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This week heralds the build up to one of the World's biggest marathons with the Virgin Money London Marathon Expo 2014. 40,000 nervous, excited people will visit the Excel Centre in London's Docklands to pick up their race numbers. They also have the chance to soak up the atmosphere and contemplate running one of the biggest events on earth, but more importantly completing a marathon.
This is not just any marathon however. The London Marathon was started in 1981 as the brainchild of Olympic Gold medallist and 4 minute mile pacer Chris Brasher and Olympic athlete John Disley. They had seen what was happening in other cities across the pond in America and decided that London could do this too, but better.
And that's my first question. How can the London Marathon be the greatest when both Boston and New York Marathons are older and more historic? Boston was started in 1897, that's a huge amount of history and prestige, and you can only enter it if you meet certain qualifying standards. New York, founded by Fred Lebow in 1970 has a unique carnival flavour that can't be repeated elsewhere. More recently, both of these events have been struck by tragedy with the Boston bombings and Hurricane Sandy, but they bounce back and carry on in their own inimitable style.
In a way, the answer to this is that London has grown so quickly and has found its own unique niche, that it has created as much history in the 33 years it's been going. The event has been controversial from that first race. 7,500 people lined up on the start line, but the winners Dick Beardley and Inge Simonsen crossed the line together hand in hand. In the early days people questioned the commercial nature of the marathon as Brasher had business interests that coincided with the marathon. There's also been controversy over the women only racing stance for the elites with the London Marathon not recognising mixed gender records. This was relaxed in 2003 when Paula Radcliffe ran an amazing 2.15.24 with male pacers. The charity Golden Bond scheme has also been attacked by some, but the race organisers firm stance on this has allowed the charities involved to give London their all and make it the biggest single fundraising event in the world.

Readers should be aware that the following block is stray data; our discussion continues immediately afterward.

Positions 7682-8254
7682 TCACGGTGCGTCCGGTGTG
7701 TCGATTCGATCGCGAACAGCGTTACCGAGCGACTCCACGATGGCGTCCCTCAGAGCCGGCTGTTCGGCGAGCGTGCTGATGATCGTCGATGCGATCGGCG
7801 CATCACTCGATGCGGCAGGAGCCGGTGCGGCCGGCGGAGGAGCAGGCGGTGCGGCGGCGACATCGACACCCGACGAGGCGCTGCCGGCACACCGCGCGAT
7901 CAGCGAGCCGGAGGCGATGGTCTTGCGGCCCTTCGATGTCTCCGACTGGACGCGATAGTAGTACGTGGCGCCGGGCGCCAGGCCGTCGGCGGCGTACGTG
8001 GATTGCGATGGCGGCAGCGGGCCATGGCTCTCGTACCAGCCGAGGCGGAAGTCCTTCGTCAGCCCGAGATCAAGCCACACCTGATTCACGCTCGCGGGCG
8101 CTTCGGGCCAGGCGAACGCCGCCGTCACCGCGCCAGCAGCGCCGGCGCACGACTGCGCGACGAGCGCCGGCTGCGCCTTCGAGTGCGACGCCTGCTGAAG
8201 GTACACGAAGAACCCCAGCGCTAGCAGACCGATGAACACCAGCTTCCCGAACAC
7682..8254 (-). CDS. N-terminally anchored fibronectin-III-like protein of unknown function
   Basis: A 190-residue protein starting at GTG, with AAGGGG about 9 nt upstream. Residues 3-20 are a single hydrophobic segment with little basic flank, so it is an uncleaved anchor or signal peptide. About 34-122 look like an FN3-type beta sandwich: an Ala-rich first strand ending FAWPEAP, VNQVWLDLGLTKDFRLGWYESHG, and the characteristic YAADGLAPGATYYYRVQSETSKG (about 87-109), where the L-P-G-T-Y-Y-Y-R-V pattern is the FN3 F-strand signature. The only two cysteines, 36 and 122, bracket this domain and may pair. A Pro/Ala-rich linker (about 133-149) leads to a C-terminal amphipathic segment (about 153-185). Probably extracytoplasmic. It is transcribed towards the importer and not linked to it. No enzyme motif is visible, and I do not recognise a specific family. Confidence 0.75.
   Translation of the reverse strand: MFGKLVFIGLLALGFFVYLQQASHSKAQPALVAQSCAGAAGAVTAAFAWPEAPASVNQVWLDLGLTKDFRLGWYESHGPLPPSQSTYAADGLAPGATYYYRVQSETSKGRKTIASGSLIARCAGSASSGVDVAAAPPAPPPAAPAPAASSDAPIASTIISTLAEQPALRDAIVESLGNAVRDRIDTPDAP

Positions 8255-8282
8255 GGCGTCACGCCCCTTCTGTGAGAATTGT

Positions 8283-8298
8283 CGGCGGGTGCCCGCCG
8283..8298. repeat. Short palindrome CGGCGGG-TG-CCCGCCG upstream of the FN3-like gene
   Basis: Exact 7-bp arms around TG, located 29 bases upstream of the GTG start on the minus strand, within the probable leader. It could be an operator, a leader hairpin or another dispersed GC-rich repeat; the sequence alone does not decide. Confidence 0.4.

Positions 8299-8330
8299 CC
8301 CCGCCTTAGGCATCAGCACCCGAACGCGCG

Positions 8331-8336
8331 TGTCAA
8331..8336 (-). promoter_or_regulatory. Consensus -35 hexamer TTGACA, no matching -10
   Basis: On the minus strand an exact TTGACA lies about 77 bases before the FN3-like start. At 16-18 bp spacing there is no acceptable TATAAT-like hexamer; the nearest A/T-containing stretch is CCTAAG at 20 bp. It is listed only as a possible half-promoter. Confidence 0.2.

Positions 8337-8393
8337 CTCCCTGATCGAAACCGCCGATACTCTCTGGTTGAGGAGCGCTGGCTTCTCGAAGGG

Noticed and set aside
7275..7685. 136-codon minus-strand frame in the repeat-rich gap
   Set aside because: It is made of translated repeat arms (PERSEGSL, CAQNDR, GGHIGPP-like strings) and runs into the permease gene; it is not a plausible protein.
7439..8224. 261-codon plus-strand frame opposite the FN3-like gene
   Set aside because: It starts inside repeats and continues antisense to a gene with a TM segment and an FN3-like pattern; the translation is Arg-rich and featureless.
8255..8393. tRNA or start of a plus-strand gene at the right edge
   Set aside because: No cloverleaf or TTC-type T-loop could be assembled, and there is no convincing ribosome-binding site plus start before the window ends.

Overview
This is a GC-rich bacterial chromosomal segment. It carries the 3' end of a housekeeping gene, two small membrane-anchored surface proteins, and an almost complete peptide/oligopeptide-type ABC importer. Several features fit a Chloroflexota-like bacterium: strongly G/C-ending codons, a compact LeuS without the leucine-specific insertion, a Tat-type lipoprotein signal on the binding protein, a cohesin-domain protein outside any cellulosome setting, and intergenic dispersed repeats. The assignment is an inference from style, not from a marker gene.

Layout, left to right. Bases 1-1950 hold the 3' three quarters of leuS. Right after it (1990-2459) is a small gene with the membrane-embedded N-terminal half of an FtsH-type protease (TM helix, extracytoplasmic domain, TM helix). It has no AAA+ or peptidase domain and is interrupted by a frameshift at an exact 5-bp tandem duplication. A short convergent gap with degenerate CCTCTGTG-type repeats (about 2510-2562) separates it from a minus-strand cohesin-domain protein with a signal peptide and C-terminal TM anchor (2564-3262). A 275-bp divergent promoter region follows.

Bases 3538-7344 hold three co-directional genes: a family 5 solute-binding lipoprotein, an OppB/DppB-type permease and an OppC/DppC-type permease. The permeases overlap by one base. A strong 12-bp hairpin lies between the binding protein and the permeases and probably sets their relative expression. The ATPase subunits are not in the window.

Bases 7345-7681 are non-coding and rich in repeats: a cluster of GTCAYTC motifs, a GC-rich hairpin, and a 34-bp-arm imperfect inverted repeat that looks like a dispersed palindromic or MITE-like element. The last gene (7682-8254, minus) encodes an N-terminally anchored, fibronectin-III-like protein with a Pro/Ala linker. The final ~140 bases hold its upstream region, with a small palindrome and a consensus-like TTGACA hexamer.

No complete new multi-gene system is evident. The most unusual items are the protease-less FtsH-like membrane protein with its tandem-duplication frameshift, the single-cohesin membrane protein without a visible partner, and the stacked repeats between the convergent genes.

It's the charity involvement that makes London the greatest for me. Ok, you have incredible event organisation, the back drop of one of the most historic and picturesque cities on earth, prime BBC TV coverage, amazing fields of elites, but it's the charities and the charity runners that give London it's greatness and uniqueness.
The charities set up cheer spots from the early hours waiting to support runners raising money for them. They give the runners a huge welcome to the finish with post-race receptions and masseurs. The charity runners in turn raise over £55 million a year collectively and they add a huge amount of colour to the occasion - running in fancy dress, running for personal reasons that would break your heart and running with passion.
I've run both the New York and London Marathons, and I really struggled to separate them in my mind when I'd finished New York. Both had been incredible experiences. Once I'd reflected on New York, however, I realised that it was the charity aspect that I loved about London.
So the answer is yes, The Virgin Money London Marathon is the greatest on earth because it is unique and British. This year more than ever given that Mo Farah will be going for British glory.
The World's biggest fundraising event and greatest Marathon!
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